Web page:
Global Temperature and Europe’s Frigid Air

2010-12-11 NASA GISS

Surface Temperature Anomaly

Figure 1: (a) January-November surface air temperature anomaly in GISS analysis, (b) November 2010 anomaly using only data from meteorological stations and Antarctic research stations, with the radius of influence of a station limited to 250 km to better reveal maximum anomalies

This is the warmest January-November in the GISS analysis, which covers 131 years. However, it is only a few hundredths of a degree warmer than 2005, so it is possible that the final GISS results for the full year will find 2010 and 2005 to have the same temperature within the margin of error.

As described in a paper just published in Reviews of Geophysics (see summary PDF) that defines the GISS analysis method, we estimate a two-standard-deviation uncertainty (95 percent confidence interval) of 0.05°C for comparison of global temperatures in nearby recent years. The magnitude of this uncertainty and the small temperature differences among different years is one reason that alternative analyses yield different rankings for the warmest years. However, results for overall global temperature change of the past century are in good agreement among the alternative analyses (by NASA/GISS, NOAA National Climate Data Center, and the joint analysis of the UK Met Office Hadley Centre and the University of East Anglia Climatic Research Unit).

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One Response to Global Temperature and Europe’s Frigid Air

  1. rmcpiper says:


    A link between reduced Barents-Kara sea ice and cold winter extremes over northern continents

    The recent overall Northern Hemisphere warming was accompanied by several severe northern continental winters, as for example, extremely cold winter 2005–2006 in Europe and northern Asia. Here we show that anomalous decrease of wintertime sea ice concentration in the Barents-Kara (B-K) seas could bring about extreme cold events like winter 2005–2006. Our simulations with the ECHAM5 general circulation model demonstrate that lower-troposphere heating over the B-K seas in the Eastern Arctic caused by the sea ice reduction may result in strong anticyclonic anomaly over the Polar Ocean and anomalous easterly advection over northern continents. This causes a continental-scale winter cooling reaching −1.5°C, with more than 3 times increased probability of cold winter extremes over large areas including Europe. Our results imply that several recent severe winters do not conflict the global warming picture but rather supplement it, being in qualitative agreement with the simulated large-scale atmospheric circulation realignment. Furthermore, our results suggest that high-latitude atmospheric circulation response to the B-K sea ice decrease is highly nonlinear and characterized by transition from anomalous cyclonic circulation to anticyclonic one and then back again to cyclonic type of circulation as the B-K sea ice concentration gradually reduces from 100% to ice free conditions. We present a conceptual model that may explain the nonlinear local atmospheric response in the B-K seas region by counter play between convection over the surface heat source and baroclinic effect due to modified temperature gradients in the vicinity of the heating area.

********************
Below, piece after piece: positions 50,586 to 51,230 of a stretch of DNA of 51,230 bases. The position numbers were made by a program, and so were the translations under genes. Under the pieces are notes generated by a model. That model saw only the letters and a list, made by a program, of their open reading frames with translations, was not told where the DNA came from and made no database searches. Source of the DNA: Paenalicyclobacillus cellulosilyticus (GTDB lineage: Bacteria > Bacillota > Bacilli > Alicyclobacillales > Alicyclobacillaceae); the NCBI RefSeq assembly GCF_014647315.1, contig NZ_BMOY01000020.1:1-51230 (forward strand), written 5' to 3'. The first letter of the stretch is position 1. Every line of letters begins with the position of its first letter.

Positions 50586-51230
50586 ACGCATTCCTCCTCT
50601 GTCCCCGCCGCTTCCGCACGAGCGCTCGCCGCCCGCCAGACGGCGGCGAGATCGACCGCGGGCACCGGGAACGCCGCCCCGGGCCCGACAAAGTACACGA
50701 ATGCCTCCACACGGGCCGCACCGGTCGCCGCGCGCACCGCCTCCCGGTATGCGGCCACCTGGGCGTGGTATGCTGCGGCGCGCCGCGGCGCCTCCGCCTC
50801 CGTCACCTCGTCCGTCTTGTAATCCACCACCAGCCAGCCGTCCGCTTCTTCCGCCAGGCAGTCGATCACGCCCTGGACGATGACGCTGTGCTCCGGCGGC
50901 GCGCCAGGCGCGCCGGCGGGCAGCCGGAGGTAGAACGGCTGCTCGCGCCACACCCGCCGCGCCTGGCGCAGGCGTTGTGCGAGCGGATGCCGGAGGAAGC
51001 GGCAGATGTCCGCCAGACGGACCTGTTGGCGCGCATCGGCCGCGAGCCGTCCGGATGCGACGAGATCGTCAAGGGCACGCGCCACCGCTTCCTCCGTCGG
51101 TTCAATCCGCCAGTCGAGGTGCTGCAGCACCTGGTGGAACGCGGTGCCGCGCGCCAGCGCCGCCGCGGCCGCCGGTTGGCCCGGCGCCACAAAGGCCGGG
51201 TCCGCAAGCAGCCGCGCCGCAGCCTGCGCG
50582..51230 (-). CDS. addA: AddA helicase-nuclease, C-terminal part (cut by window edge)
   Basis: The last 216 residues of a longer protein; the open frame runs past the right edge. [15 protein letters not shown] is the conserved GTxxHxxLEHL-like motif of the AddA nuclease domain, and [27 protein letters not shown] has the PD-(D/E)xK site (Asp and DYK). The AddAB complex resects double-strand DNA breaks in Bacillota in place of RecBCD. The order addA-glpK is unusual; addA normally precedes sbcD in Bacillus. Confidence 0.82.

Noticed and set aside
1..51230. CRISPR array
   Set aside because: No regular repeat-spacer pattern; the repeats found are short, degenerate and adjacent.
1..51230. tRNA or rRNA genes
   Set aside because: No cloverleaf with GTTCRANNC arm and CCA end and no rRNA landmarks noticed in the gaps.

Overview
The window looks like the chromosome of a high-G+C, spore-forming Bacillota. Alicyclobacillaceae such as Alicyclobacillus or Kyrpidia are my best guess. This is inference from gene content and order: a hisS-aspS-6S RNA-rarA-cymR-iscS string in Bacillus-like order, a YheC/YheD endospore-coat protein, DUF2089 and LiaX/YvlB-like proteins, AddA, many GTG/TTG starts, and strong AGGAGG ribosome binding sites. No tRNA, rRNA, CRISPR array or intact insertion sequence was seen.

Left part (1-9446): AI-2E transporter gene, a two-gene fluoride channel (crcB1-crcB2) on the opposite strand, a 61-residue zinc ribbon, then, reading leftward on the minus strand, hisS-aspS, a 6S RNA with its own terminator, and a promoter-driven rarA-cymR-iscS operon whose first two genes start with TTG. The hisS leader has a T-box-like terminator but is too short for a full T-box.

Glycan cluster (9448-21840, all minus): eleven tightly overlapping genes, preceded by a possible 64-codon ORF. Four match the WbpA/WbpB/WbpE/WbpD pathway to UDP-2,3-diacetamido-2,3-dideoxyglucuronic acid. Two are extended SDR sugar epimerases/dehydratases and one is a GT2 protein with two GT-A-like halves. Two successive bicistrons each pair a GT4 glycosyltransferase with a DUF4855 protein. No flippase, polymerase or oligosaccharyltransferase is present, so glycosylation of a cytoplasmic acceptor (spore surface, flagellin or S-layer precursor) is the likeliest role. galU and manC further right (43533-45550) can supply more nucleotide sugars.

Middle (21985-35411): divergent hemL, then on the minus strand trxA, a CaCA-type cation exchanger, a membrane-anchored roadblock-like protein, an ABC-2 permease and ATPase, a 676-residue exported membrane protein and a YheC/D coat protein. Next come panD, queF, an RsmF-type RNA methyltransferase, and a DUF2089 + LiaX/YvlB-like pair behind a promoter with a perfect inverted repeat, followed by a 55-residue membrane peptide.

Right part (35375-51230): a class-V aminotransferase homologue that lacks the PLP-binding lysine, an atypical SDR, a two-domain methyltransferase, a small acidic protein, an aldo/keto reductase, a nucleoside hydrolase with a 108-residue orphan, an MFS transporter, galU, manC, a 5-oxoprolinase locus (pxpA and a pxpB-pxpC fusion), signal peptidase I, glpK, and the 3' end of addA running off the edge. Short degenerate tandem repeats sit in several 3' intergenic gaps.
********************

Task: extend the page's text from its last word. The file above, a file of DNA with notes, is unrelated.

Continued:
Citation: Petoukhov, V., and V. A. Semenov (2010), A link between reduced Barents-Kara sea ice and cold winter extremes over northern continents, J. Geophys. Res., 115, D21111, doi:10.1029/2009JD013568.

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